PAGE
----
“That last quarter wasn’t winning basketball,” said Raptors head coach Dwane Casey. “Hopefully we learn from it.”
Even if Drummond had hit five out of nine on the night the Pistons might have pushed the Raptors into overtime, however, that seems like a mountain too high to climb.
Drummond is shooting 35.2 per cent from the line this season and 38.3 per cent for his career. He is on pace to have the worst season from the line in NBA history. Last week the Los Angeles Clippers were in Toronto and they featured DeAndre Jordan who is shooting 42.1 per cent from the line.
Of late, exploiting that weakness has been a tactic with teams fouling the likes of Drummond away from the ball when the Pistons are in the bonus to put him on the line and hope he’ll waste the possession. There has been talk of a rule change to prevent the tactic as it drags the game to a crawl.
But before any rule changes are made, Biyombo’s example should be examined. It proves that people can change.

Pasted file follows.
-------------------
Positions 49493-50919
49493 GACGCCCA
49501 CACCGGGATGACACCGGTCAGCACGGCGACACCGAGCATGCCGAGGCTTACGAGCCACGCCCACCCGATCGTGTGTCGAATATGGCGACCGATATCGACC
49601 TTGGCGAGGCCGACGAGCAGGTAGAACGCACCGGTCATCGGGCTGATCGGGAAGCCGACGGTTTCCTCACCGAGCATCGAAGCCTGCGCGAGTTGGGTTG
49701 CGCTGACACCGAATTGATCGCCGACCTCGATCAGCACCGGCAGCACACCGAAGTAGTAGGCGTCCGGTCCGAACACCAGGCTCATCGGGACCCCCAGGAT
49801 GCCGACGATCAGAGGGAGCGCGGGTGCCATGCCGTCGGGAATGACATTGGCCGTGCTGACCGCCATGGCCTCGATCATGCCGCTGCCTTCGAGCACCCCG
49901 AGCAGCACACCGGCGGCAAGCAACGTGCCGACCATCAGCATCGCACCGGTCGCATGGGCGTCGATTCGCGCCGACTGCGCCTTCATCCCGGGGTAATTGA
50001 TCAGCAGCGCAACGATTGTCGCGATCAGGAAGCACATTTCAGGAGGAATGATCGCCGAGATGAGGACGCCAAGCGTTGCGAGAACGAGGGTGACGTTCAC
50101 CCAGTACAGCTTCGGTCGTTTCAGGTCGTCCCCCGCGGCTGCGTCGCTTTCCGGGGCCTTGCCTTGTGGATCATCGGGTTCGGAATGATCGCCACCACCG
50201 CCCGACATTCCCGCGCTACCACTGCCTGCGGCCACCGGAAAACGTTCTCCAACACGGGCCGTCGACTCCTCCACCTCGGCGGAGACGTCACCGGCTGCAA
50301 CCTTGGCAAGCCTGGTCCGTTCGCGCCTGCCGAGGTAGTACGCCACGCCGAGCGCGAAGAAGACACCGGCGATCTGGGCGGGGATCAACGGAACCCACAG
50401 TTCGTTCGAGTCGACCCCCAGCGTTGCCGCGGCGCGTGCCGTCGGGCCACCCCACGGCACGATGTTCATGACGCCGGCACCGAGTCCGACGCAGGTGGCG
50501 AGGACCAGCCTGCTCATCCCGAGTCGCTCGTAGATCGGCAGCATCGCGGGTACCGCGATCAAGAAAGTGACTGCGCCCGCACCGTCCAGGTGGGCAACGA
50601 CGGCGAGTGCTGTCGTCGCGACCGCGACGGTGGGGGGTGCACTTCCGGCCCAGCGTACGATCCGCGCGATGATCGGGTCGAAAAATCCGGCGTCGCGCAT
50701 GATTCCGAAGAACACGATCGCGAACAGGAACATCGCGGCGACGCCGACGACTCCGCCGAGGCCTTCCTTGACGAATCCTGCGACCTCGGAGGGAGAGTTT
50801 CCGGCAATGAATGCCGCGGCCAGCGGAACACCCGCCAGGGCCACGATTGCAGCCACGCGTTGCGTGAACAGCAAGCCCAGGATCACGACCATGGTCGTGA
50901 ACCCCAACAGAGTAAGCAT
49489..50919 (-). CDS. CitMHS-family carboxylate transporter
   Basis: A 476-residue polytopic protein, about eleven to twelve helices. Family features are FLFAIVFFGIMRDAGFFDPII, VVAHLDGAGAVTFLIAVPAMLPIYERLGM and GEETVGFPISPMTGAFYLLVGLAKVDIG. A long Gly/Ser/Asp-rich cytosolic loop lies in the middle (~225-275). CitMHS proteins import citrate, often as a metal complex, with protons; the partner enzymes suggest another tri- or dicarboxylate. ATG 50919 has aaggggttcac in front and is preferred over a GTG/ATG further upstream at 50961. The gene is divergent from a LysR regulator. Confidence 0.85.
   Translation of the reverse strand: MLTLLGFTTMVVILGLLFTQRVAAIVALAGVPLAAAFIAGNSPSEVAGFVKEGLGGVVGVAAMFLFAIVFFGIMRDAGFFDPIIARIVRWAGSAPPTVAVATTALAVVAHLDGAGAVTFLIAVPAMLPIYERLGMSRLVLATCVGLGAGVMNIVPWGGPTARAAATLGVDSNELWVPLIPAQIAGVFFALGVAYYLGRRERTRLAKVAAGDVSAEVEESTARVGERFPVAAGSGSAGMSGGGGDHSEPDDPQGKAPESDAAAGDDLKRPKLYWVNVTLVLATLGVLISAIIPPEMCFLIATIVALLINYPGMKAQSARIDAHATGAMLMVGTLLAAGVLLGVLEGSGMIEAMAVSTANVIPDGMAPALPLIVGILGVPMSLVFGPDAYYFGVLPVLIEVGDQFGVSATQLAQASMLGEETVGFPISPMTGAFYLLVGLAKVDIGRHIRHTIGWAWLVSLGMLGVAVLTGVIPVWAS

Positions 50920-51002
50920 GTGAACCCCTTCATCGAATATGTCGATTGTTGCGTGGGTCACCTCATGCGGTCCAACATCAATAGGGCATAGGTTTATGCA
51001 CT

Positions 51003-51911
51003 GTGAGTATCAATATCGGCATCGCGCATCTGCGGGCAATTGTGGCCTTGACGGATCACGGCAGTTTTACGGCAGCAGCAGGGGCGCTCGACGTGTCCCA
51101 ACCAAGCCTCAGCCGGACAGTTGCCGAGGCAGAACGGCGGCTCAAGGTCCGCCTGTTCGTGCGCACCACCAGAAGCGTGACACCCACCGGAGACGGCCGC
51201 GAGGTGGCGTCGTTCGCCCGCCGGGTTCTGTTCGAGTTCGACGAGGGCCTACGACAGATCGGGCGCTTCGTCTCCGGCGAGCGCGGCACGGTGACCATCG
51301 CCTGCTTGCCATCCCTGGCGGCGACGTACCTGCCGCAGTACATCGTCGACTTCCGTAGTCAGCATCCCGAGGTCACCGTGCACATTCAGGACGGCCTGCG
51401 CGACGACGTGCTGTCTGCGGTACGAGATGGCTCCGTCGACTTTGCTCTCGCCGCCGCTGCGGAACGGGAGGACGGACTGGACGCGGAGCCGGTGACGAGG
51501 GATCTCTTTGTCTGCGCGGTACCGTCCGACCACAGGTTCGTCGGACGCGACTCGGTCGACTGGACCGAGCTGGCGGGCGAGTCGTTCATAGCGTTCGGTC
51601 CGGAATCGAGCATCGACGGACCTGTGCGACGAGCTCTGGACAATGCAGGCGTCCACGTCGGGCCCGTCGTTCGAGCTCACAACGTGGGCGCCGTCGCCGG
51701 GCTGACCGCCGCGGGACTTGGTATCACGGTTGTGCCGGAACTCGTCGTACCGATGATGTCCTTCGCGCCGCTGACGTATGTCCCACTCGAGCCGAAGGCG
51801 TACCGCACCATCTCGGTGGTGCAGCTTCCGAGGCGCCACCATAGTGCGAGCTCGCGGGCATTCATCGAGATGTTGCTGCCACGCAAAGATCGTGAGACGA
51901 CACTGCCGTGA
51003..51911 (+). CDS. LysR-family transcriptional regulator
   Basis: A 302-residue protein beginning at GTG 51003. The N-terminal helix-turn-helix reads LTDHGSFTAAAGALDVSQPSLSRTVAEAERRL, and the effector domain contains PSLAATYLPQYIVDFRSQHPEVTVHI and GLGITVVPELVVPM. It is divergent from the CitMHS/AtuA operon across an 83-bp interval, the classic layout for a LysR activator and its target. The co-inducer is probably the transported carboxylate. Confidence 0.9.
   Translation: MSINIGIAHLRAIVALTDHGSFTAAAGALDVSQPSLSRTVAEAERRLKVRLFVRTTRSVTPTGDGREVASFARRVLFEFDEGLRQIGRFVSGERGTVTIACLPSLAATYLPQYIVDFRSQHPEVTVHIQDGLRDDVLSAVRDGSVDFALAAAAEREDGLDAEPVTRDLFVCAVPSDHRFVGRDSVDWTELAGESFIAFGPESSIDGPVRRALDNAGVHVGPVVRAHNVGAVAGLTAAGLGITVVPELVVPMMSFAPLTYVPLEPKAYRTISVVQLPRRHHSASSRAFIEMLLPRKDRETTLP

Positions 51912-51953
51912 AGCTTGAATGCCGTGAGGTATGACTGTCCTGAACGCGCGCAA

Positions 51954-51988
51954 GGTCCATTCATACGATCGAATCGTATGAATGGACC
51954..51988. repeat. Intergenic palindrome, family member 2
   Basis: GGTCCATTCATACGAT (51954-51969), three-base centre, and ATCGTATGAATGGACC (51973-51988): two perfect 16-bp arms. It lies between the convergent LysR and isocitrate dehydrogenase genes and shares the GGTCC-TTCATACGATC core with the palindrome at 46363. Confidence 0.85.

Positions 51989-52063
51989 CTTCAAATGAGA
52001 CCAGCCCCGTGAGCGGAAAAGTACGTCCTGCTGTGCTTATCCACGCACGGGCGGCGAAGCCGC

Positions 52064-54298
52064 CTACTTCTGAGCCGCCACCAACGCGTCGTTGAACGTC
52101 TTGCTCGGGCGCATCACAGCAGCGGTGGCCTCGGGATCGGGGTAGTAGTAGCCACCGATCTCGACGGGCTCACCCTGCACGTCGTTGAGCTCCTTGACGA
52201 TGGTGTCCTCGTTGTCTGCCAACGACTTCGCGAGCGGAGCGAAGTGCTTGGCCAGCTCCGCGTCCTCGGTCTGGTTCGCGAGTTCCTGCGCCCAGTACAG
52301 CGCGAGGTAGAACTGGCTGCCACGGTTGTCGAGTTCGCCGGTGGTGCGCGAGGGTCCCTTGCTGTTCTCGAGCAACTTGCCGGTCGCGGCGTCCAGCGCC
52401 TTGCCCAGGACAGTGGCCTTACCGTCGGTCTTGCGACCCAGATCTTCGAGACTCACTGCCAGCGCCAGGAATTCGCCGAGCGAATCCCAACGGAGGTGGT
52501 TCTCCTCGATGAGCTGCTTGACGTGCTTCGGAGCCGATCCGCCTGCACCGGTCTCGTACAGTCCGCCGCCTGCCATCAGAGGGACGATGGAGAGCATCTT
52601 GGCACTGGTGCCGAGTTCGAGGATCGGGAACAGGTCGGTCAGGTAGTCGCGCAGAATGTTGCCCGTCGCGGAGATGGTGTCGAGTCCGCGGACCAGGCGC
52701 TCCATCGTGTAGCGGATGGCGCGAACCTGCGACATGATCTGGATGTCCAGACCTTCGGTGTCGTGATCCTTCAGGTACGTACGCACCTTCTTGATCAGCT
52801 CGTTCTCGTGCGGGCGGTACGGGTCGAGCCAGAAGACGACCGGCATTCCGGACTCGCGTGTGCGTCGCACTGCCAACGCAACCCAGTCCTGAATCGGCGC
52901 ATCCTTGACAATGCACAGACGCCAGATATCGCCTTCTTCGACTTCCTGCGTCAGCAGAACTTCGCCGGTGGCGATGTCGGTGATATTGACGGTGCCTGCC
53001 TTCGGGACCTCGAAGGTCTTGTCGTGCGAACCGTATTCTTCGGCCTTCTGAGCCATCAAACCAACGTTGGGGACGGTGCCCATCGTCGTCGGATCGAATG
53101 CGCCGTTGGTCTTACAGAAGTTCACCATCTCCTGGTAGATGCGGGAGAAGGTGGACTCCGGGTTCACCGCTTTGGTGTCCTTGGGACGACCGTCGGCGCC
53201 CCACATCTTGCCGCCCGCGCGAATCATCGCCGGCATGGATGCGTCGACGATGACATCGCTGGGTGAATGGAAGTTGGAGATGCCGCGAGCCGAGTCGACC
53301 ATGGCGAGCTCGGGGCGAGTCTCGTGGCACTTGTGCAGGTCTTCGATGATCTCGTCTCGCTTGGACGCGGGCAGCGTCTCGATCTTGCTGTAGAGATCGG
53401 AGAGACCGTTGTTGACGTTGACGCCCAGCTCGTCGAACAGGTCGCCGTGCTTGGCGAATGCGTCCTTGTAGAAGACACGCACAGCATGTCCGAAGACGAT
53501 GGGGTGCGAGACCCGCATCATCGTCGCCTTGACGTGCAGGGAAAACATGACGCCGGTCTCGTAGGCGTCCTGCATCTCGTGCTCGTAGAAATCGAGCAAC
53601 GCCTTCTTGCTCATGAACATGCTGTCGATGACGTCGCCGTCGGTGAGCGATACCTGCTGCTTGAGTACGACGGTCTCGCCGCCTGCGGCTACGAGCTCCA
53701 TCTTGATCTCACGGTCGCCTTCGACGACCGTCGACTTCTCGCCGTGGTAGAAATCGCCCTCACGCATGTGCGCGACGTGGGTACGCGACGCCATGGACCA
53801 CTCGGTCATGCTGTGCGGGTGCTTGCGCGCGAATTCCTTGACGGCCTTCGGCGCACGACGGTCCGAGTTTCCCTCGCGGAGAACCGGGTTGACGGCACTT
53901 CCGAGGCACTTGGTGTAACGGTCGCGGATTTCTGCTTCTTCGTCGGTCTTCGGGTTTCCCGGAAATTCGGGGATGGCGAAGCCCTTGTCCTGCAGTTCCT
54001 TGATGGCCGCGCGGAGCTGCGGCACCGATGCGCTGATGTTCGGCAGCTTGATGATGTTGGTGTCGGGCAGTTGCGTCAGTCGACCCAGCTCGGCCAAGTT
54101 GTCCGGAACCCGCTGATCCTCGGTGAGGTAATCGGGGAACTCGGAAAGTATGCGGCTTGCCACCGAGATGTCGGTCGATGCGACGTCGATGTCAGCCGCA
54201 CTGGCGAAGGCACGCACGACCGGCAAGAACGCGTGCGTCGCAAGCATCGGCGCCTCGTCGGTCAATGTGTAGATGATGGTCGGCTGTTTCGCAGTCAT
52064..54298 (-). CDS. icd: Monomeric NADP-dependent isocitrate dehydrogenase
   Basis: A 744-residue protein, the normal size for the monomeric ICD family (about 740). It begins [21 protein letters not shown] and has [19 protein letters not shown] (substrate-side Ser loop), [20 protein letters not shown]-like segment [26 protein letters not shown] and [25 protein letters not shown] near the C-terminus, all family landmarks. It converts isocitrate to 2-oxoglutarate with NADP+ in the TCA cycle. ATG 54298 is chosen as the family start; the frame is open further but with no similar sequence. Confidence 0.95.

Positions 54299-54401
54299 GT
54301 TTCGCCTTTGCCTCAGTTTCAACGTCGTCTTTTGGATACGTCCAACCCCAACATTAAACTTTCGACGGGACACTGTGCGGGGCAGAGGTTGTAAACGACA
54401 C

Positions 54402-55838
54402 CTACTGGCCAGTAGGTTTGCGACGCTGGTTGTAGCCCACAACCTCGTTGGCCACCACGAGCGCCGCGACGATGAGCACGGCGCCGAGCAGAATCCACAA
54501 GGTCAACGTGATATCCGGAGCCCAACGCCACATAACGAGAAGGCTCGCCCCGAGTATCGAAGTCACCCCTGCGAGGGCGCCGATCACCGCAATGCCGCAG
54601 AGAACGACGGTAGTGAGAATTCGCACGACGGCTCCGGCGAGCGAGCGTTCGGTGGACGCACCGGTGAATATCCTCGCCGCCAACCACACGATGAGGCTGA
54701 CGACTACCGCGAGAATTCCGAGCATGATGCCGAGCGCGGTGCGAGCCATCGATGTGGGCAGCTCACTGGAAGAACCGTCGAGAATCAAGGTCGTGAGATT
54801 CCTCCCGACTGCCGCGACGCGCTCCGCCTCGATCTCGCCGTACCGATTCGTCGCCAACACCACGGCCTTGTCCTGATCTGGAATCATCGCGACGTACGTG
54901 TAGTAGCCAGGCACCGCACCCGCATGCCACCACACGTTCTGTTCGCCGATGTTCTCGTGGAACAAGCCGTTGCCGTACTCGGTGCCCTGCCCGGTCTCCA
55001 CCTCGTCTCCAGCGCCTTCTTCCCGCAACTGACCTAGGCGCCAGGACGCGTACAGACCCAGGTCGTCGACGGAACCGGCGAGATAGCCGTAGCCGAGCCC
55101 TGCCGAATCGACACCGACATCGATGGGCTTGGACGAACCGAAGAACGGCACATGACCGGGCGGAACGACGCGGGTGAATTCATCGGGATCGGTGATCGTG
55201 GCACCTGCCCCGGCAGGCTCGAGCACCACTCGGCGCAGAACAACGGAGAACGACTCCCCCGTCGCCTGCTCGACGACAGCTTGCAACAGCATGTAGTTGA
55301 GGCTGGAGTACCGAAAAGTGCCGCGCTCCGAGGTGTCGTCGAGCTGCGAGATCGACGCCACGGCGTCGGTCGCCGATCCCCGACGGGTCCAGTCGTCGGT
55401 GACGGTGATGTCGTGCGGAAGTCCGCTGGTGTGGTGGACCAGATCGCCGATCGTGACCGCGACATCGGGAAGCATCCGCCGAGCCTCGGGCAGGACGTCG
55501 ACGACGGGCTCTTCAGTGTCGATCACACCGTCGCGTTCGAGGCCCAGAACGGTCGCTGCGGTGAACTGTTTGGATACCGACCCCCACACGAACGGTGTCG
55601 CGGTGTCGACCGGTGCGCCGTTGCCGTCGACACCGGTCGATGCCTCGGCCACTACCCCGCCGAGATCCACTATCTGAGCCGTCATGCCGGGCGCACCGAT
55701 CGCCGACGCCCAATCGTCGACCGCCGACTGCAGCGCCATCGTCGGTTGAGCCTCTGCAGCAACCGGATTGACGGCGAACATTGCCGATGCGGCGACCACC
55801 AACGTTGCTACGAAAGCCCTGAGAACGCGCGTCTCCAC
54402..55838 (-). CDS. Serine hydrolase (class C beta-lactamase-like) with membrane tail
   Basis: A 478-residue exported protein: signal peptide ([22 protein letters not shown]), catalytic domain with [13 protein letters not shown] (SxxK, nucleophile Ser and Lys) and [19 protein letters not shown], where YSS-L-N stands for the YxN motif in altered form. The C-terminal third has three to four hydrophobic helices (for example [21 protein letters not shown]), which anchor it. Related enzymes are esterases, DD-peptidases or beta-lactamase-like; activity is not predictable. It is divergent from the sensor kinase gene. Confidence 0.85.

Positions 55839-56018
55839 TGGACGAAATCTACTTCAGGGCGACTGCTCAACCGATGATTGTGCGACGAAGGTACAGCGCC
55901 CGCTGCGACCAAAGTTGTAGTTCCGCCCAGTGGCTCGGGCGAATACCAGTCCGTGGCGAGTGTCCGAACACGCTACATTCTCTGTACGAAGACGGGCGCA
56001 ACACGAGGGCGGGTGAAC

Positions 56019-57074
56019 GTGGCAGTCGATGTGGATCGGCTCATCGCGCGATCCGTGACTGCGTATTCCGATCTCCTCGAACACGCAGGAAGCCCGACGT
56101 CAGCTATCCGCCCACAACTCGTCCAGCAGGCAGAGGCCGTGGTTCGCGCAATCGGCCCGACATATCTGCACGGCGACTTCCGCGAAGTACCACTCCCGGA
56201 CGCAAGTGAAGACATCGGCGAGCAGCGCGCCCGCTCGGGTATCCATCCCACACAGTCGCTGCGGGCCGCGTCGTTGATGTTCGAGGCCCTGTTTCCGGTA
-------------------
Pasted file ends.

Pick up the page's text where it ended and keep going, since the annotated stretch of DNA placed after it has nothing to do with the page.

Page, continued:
In contrast to Drummond, Biyombo stepped up the line on the first two occasions he was fouled while shooting on Saturday and made both, looking perfectly comfortable in the process. He finished 6-of-8 on the night from the line, but being respectable from the line has been a theme for the defensive specialist whose offence is generally considered a bonus.
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Overall it was another strong performance for Biyombo, who has proven to be an essential piece for the Raptors since signing a two-year, $6-million deal as a free agent this past summer. The 6-foot-9 centre finished with 12 points, 13 rebounds and three blocked shots in just 21 minutes.
“He played huge, making free throws, rebounding and manning the paint,” said Casey.
After his early career struggles at the line this is the third straight year that Biyombo has improved – and this year more than ever before as he’s shooting 67.7 per cent from the stripe. It’s still a notch below the 75.6 per cent league average, but it’s good enough that fouling Biyombo on purpose isn’t a viable strategy.
His secret? Practice.
“It’s repetition,” he said. “I spent a lot of time in the gym after practice, a lot of time this summer, more than I have in the past but I have a long way to go. I want to get a good percentage that I am happy with, I want to be at least 75 per cent. That’s my goal. I will get there, but it’s a process.”
It’s probably not fair to say that big men are poor free throw shooters as a rule, but it is fair to say that some of the game’s worst free-throw shooters have been and are big men.